16th January
written by Hazel
Finally I’ve found some time and a fast internet connection, so I can get some photos up.  This post has some photo highlights from the Catlans, Milford Sound and the area, and our overnight cruise on Doubtful Sound. 

Catlans Penguin Beach with Hide

More Yellow-Eyed Penguins!


Beautiful Catlans Beaches

No Camping!

Milford Sound in the drizzle

Views from Key Summit hike at Milford

More from Key Summit

Even more Key Summit

Doubtful Sound on the way to the boat

Our swanky cabin


Where I caught my first fish

View from the boat where we spent the night

Views in the morning from the cruise

9th January
written by Hazel

It has been a while since I’ve managed an update.  We’ve had a busy and amazing time recently and have been very, very lucky.

Since the last post we took the southern scenic route around the bottom of the South Island.  This took us through the Catlans region and then up into Fiordland.  All in all we’ve had pretty good weather (except at Milford Sound), so we’ve been able to do some really good hikes and see lots of incredible scenery!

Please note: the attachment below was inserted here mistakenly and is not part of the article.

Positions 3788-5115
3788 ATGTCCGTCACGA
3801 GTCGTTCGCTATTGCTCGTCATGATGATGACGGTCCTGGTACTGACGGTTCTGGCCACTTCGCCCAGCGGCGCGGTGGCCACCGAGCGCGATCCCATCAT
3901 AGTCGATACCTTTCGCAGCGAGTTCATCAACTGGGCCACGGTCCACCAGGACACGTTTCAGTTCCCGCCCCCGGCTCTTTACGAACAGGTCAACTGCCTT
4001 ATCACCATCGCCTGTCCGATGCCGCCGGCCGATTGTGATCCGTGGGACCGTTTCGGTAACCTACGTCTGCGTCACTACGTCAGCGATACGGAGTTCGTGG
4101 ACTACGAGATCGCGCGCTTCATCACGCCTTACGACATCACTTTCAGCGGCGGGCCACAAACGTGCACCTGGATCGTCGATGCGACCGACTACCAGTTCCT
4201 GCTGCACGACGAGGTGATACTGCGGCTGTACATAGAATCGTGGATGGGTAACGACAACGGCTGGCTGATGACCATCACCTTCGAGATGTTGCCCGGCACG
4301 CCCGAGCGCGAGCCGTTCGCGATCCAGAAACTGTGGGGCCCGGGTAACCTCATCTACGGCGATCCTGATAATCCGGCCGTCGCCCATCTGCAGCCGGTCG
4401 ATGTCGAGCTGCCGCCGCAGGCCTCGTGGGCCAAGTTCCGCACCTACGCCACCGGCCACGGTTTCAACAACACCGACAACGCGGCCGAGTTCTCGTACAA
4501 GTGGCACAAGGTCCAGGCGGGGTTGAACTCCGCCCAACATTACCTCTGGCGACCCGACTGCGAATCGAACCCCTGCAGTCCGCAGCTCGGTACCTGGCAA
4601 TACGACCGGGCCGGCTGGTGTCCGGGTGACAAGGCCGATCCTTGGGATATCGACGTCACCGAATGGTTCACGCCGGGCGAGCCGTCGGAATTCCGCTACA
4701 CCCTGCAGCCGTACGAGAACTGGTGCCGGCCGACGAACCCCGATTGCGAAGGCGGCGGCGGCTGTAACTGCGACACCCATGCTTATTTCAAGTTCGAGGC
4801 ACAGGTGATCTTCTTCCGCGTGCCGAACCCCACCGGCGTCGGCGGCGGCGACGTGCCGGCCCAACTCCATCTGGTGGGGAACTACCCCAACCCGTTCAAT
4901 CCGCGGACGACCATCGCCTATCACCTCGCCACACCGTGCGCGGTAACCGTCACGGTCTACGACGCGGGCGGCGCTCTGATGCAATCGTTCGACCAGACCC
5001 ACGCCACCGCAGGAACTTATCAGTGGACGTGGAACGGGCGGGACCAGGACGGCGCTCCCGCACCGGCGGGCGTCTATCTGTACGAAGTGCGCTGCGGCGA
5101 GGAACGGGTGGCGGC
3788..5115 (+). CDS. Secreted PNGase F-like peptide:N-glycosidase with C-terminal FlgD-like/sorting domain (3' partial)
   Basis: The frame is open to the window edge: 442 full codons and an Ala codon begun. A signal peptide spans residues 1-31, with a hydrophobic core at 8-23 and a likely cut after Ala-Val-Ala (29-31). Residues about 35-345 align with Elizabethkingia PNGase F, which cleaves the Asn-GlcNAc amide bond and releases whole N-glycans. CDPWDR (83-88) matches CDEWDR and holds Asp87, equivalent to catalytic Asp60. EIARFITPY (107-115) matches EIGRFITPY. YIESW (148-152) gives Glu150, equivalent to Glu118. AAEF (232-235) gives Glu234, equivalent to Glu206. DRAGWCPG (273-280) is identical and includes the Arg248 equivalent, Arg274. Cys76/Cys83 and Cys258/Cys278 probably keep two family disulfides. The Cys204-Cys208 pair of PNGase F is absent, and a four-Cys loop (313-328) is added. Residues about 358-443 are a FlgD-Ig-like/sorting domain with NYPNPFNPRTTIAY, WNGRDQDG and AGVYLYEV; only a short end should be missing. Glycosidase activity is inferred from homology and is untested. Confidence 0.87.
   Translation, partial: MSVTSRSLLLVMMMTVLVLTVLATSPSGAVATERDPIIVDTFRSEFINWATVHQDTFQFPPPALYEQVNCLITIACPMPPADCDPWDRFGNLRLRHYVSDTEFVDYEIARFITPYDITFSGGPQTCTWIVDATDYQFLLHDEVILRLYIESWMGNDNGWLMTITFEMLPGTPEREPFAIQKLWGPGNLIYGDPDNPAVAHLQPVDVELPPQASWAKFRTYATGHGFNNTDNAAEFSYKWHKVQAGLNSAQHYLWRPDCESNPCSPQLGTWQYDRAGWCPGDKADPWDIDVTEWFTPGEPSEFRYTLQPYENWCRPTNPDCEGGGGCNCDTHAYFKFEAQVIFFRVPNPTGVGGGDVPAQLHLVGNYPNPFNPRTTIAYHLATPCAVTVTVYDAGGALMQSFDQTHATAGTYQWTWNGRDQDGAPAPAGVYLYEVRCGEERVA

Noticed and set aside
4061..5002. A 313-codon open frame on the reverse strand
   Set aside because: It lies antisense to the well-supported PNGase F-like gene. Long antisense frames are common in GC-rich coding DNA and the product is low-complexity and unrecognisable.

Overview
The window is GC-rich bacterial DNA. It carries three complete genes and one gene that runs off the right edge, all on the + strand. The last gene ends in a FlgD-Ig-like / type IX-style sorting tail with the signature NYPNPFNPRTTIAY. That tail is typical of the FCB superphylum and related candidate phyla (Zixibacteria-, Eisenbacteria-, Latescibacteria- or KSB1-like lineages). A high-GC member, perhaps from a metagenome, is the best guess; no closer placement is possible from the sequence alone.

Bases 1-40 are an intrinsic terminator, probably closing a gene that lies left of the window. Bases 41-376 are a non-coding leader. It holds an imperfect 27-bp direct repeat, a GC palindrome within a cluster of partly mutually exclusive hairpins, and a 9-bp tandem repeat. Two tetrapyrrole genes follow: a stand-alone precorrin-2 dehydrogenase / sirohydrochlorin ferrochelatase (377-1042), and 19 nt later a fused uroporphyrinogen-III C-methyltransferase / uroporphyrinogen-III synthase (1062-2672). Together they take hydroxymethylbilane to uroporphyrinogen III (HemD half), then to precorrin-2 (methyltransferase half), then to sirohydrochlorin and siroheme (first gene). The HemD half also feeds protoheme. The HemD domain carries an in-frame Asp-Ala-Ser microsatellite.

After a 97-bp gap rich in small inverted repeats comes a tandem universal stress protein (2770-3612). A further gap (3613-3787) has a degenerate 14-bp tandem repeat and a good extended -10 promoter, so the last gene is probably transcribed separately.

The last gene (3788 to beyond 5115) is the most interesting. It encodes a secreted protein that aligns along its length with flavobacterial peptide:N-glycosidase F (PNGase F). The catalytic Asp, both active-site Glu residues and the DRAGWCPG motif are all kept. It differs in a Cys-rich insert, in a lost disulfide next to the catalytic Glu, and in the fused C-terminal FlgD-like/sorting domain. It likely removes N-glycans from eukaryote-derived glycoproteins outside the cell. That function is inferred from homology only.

Beach in the Catlans at Sunset

We saw more penguins, did a beautiful river walk and met some incredibly nice people who shared their campfire one night.  There are loads of waterfalls in the Catlans, so I had a chance to practice taking some waterfall photos.

We had a huge adventure getting to Milford Sound as we realized part-way that we would not have enough gas in our tiny tank to make it back if we went all the way to the Sound.  There is no gas anywhere along the route, so running out would be pretty annoying, as would turning back and not seeing it.  We found ourselves at a hut where a few of the hikes start and managed to talk our way onto a bus that was passing through.  It ended up being really good because the road was incredibly scenic (despite the rain) and we both got to enjoy it instead of having to think about the very windy road.  It also ended up giving us only about 1.5 hours at the sound, but we didn’t mind that because we were saving our boat trip for Doubtful Sound and it was really poor visability.  We paid the bus driver and he told us “this never happened” and we went on our way.

The road to Milford is just incredible, with waterfalls everywhere and the steepest cliffs – highly recommend a whole day just to explore that road.